Wireless LAN requirements

Thinking of going wireless? Find out what you need to consider in planning for a wireless network.

Wireless LAN requirements
Bill Stallings

Thinking of going wireless? This tip, excerpted from InformIT, talks about what you will need to consider in planning for a wireless network. Bill Stallings is the author of Local and Metropolitan Area Networks.

A wireless LAN must meet the same sort of requirements typical of any LAN, including high capacity, ability to cover short distances, full connectivity among attached stations, and broadcast capability. In addition, a number of requirements are specific to the wireless LAN environment. The following are among the most important requirements for wireless LANs:

  • Throughput. The medium access-control (MAC) protocol should make as efficient use as possible of the wireless medium to maximize capacity.
  • Number of nodes. Wireless LANs may need to support hundreds of nodes across multiple cells.
  • Connection to backbone LAN. In most cases, interconnection with stations on a wired backbone LAN is required. For infrastructure wireless LANs, this is easily accomplished through the use of control modules that connect to both types of LANs. There may also need to be accommodation for mobile users and ad hoc wireless networks.
  • Service area. A typical coverage area for a wireless LAN has a diameter of 100 to 300 m.
  • Battery power consumption. Mobile workers use battery-powered workstations that need to have a long battery life when used with wireless adapters. This suggests that a MAC protocol that requires mobile nodes to monitor access points constantly or engage in frequent handshakes with a base station is inappropriate. Typical wireless LAN implementations have features to reduce power consumption while not using the network, such as a sleep mode.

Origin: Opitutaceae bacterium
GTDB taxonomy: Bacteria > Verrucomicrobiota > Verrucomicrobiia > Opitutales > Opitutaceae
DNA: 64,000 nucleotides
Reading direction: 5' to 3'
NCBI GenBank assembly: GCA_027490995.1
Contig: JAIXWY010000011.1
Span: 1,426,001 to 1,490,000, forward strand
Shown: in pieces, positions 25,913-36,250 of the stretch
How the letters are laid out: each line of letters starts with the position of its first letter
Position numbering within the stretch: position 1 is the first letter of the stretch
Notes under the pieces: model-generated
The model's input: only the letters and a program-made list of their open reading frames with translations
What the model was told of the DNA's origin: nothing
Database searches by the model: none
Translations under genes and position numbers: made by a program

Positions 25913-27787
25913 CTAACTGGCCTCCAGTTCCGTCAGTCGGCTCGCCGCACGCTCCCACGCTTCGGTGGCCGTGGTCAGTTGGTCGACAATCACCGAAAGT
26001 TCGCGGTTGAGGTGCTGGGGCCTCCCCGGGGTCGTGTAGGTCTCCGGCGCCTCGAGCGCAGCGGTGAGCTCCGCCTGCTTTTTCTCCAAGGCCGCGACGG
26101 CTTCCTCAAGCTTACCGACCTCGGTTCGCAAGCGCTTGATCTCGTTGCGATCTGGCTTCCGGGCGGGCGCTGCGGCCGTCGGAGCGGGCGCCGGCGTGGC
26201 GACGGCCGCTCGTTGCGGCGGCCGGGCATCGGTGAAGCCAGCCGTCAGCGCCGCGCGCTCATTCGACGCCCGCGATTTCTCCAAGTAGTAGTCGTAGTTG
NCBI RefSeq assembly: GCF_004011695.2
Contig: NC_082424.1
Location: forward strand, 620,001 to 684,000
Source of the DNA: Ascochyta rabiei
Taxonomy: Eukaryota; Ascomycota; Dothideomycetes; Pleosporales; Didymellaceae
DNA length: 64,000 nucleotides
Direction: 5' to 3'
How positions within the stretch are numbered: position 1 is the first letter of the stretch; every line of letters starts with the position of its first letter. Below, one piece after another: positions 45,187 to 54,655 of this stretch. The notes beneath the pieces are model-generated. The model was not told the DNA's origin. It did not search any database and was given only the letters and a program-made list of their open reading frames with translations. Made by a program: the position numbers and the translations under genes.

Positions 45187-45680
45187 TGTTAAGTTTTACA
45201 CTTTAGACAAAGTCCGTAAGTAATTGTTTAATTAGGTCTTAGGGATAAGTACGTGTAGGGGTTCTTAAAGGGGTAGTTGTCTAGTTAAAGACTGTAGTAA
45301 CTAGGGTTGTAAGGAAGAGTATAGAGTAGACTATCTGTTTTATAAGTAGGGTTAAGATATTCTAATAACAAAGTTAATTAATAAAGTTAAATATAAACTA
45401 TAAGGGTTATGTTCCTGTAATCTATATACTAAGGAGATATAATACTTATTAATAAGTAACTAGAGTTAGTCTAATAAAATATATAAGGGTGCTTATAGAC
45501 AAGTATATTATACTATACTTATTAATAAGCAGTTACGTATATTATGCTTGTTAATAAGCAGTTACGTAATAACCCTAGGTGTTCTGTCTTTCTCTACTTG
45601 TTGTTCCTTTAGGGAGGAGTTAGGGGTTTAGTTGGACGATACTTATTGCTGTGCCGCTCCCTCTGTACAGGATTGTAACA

• Transmission robustness and security. Unless properly designed, a wireless LAN may be interference-prone and easily eavesdropped. The design of a wireless LAN must permit reliable transmission even in a noisy environment and should provide some level of security from eavesdropping.
  • Collocated network operation. As wireless LANs become more popular, it's quite likely that two or more wireless LANs will operate in the same area or in some area where interference between the LANs is possible. Such interference may thwart the normal operation of a MAC algorithm and may allow unauthorized access to a particular LAN.
  • License-free operation. Users would prefer to buy and operate wireless LAN products without having to secure a license for the frequency band used by the LAN.
  • Handoff/roaming. The MAC protocol used in the wireless LAN should enable mobile stations to move from one cell to another.
  • Dynamic configuration. The MAC addressing and network management aspects of the LAN should permit dynamic and automated addition, deletion, and relocation of end systems without disruption to other users.

A set of wireless LAN standards has been developed by the IEEE 802.11 committee. Let's look first at the services defined for IEEE 802.11 and then at the various options supported by the standard.

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This was last published in June 2001

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